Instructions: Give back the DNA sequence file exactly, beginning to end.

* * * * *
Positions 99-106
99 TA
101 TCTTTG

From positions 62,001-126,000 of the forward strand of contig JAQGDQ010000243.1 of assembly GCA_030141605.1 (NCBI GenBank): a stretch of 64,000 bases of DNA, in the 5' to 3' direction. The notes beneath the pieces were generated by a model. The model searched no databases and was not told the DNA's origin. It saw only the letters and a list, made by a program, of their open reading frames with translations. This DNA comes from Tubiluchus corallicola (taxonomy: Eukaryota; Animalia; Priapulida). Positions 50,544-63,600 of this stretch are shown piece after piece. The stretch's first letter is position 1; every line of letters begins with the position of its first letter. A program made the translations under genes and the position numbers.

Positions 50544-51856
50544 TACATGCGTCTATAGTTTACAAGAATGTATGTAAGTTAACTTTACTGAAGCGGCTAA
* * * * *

Positions 99-106
99 TA
101 TCTTTG

From positions 62,001-126,000 of the forward strand of contig JAQGDQ010000243.1 of assembly GCA_030141605.1 (NCBI GenBank): a stretch of 64,000 bases of DNA, in the 5' to 3' direction. The notes beneath the pieces were generated by a model. The model searched no databases and was not told the DNA's origin. It saw only the letters and a list, made by a program, of their open reading frames with translations. This DNA comes from Tubiluchus corallicola (taxonomy: Eukaryota; Animalia; Priapulida). Positions 50,544-63,600 of this stretch are shown piece after piece. The stretch's first letter is position 1; every line of letters begins with the position of its first letter. A program made the translations under genes and the position numbers.

Positions 50544-51856
50544 TACATGCGTCTATAGTTTACAAGAATGTATGTAAGTTAACTTTACTGAAGCGGCTAA